Dark Cloud logo





Dark Endeavors

Yeah, I Fired A Shotgun and Killed An Elk in the Most Expensive Neighborhood In Boulder.....

.....so? You want me to fill out paperwork?

This is Dark Cloud on Wednesday, January 09, 2013.

So, on New Year's Day, a Boulder cop called in sick and another went out on his patrol and apparently hovered around Mapleton Hill. Mapleton Hill is old Boulder, big hardwood houses with huge and rare deciduous trees in the yards and broad streets with medians and money. Lots of it.

Mapleton heads west into the mountains and is a handy path for heading up into the woods and for animals heading down for a reason or not. For three years a male elk had been patrolling the avenue as it sought out and found food. It had a huge rack this year and was an imposing and beautiful sight. The residents loved to see this guy wander around their yards and there had been zero problem absent a mailman who phoned in a concern that the animal was getting too near and asked for help getting around him, but that was a precaution not an incident. Nobody thought the animal was much of a danger.

But leading up to New Years, police had told a few residents that there was an aggressive elk about that they might have to shoot, and for residents not to be alarmed at a gunshot. At 2330 hours New Year's Day there was a gunshot. The officer who called in sick arrived with a truck to haul the carcass away, apparently to his taxidermy shop.

Cynics in Boulder have gone so far as to suggest the shooter set this up, knowing New Year's Day to be quiet and the elk visitations regular. They waited for the animal, shot it, and carried it off for their own benefit. No need to inform the switchboard or their superiors which the law and their own procedures demanded. So, they didn't.

Unexpectedly to these bright Lights of Law Enforcement, people were attracted to the shooting site - shotguns being loud - and they arrived with their cell phones with cameras, and a photo of the officer holding the antlers at their widest point - the sort of thing an actual hunter would do - while posing for his friend to snap a shot, has made the rounds and gone viral on the internet. A third officer, a Sheriff's deputy, showed up and assisted. No muss, no fuss. Gone.

And a festive feast awaited, a mantelpiece would be crowned with the horns, and Boulder would be relieved of the danger of this aggressive, dangerous, and large animal. Win-win.

In honesty, absent total domestication and luck, this would not have ended well anyway. The elk would become too acclimated, people would feed it, children would name it, and a dog or two would eventually chase it and a child or adult would get run over and a minivan dented when it hit the animal, crippled it, and the elk would then actually be a danger in fight, flee, or faint mode too hurt to faint or flee, and in pain would savage that which it could. A quick death might have been preferential to agony by car or lion, but the animal could also have been sedated and trucked away, it's limp addressed, and freed in good shape.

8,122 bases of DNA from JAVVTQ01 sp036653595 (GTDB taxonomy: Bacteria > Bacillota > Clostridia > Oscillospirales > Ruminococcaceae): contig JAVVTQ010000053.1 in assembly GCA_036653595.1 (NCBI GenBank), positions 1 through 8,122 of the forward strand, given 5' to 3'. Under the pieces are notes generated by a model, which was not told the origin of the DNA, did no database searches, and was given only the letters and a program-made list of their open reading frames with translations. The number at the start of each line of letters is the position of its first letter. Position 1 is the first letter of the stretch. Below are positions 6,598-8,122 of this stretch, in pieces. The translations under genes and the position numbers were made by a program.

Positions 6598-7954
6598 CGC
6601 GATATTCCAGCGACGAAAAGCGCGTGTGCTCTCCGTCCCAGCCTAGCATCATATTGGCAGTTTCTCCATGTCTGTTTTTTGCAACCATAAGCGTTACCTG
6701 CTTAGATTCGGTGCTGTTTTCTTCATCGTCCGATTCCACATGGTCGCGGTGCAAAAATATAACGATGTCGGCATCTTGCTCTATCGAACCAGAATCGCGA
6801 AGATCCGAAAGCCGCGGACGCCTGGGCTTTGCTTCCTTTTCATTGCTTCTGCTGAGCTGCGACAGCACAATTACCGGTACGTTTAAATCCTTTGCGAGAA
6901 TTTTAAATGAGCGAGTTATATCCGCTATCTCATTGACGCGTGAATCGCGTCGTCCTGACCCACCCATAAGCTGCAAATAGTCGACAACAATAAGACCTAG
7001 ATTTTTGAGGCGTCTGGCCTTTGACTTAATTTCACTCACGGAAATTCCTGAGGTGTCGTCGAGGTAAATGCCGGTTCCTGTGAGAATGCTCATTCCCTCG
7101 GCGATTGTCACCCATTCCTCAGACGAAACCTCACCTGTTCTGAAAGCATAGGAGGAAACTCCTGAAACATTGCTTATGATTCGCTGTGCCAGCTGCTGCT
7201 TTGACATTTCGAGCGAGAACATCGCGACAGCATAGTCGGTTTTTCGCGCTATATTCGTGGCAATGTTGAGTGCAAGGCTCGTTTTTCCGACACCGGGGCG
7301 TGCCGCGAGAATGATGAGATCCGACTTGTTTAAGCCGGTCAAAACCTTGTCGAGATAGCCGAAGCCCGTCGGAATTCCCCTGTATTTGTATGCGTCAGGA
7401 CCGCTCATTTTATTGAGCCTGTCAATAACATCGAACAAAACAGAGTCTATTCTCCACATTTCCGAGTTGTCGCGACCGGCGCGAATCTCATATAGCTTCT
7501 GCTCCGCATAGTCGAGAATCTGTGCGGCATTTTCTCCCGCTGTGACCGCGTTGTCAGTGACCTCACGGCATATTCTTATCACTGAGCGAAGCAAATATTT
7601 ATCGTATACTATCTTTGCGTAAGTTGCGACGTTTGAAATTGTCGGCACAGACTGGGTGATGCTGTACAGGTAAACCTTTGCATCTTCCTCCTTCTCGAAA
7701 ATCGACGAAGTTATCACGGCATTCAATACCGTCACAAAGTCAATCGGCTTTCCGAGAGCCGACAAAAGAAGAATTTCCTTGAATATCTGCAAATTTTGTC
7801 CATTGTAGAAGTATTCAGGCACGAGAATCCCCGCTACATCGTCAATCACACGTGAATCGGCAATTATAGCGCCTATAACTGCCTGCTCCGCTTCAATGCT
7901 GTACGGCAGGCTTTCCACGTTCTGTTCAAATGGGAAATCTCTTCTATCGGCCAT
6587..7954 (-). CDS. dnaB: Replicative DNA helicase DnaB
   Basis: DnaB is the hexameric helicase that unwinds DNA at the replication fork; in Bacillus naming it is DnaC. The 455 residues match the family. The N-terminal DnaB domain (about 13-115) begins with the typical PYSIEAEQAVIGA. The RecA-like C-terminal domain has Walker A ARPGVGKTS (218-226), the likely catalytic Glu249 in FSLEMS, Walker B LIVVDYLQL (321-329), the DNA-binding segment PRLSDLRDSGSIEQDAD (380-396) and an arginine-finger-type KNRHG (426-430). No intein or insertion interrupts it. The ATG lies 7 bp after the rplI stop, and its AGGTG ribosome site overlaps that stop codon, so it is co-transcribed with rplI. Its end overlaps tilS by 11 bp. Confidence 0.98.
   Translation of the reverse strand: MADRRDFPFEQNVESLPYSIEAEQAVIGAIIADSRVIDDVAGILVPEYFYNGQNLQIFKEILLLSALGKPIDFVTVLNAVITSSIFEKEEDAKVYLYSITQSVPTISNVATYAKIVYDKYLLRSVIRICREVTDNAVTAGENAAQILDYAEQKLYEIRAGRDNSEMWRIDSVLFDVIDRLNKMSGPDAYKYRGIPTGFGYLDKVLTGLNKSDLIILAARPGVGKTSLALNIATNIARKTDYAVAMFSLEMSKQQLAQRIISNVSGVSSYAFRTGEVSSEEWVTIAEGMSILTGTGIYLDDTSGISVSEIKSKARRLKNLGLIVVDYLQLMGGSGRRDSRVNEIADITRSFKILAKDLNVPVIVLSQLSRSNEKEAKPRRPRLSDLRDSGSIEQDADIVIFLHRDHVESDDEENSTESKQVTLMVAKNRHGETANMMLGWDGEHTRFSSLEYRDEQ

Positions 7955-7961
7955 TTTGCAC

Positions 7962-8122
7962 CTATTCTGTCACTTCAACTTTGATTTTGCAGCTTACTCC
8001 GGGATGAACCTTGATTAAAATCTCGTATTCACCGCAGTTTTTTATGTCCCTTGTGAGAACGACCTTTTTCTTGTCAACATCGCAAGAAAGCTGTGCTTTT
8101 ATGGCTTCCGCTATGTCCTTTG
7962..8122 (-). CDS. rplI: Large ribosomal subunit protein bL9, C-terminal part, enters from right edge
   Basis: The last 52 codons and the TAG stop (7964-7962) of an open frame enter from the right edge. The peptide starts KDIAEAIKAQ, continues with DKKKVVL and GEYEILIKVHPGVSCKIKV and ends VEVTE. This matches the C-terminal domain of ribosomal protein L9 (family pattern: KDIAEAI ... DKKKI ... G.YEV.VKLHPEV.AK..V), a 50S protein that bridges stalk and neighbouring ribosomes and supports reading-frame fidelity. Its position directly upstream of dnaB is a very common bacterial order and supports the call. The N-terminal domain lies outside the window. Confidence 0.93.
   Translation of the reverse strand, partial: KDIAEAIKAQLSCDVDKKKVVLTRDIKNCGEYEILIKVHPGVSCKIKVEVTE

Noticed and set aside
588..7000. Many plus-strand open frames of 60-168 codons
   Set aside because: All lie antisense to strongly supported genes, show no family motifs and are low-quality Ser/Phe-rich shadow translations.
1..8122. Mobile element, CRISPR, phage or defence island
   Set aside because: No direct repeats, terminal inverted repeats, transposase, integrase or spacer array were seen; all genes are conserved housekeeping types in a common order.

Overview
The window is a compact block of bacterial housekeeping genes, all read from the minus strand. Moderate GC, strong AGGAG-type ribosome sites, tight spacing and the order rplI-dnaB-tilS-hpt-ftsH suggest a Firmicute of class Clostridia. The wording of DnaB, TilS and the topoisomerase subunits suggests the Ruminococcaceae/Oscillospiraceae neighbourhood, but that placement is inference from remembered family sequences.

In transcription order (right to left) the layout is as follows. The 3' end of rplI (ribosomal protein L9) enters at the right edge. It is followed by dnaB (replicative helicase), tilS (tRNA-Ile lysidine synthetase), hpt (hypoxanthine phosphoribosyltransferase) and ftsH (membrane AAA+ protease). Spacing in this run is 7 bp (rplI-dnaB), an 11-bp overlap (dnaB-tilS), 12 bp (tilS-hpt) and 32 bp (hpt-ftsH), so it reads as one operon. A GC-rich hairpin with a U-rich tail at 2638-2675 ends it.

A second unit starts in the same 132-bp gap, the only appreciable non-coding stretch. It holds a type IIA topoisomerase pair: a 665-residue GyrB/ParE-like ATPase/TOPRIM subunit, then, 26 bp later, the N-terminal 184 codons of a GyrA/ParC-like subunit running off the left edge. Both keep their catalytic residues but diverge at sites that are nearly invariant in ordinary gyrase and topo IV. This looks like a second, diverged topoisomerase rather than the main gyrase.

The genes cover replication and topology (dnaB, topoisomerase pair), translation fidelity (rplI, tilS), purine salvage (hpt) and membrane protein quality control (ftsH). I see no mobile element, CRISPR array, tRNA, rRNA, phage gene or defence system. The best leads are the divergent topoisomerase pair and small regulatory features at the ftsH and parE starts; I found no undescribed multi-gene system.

But this was a case of greedy blood lust and macho selfishness by a police officer on duty, who conspired to set up a poach of a trophy animal out of season and place and who - along with accomplices - clearly lied to superiors first by omission and then by implausibility. He did not follow department rules regarding the use of a firearm or procedures regarding animals. The photo alone condemns him and offends, among others, me. This is a guy posing as if he were a hunter and had brought down a game animal after an actual hunt. He shot a passive elk at close range in a densely packed neighborhood.

The officer claimed, in one version, the animal was limping and so needed death. He then added on a fable of a broken antler also requiring death, but there are the antlers grasped in his hands in the photo. And so what, given they fall off every year in about a month? Then, emphasis on the aggressiveness. But the mailman has said that was overblown and not a complaint. In the years of this animal puttering about, incidents of his snorting and attacking numbered zero.

Among the many things disturbing is that everyone involved thought they could get away with this. How in the world could they conclude that in an honest city with honest cops and everyone with cell phones? This bespeaks a corruption in Boulder, and I don't like it.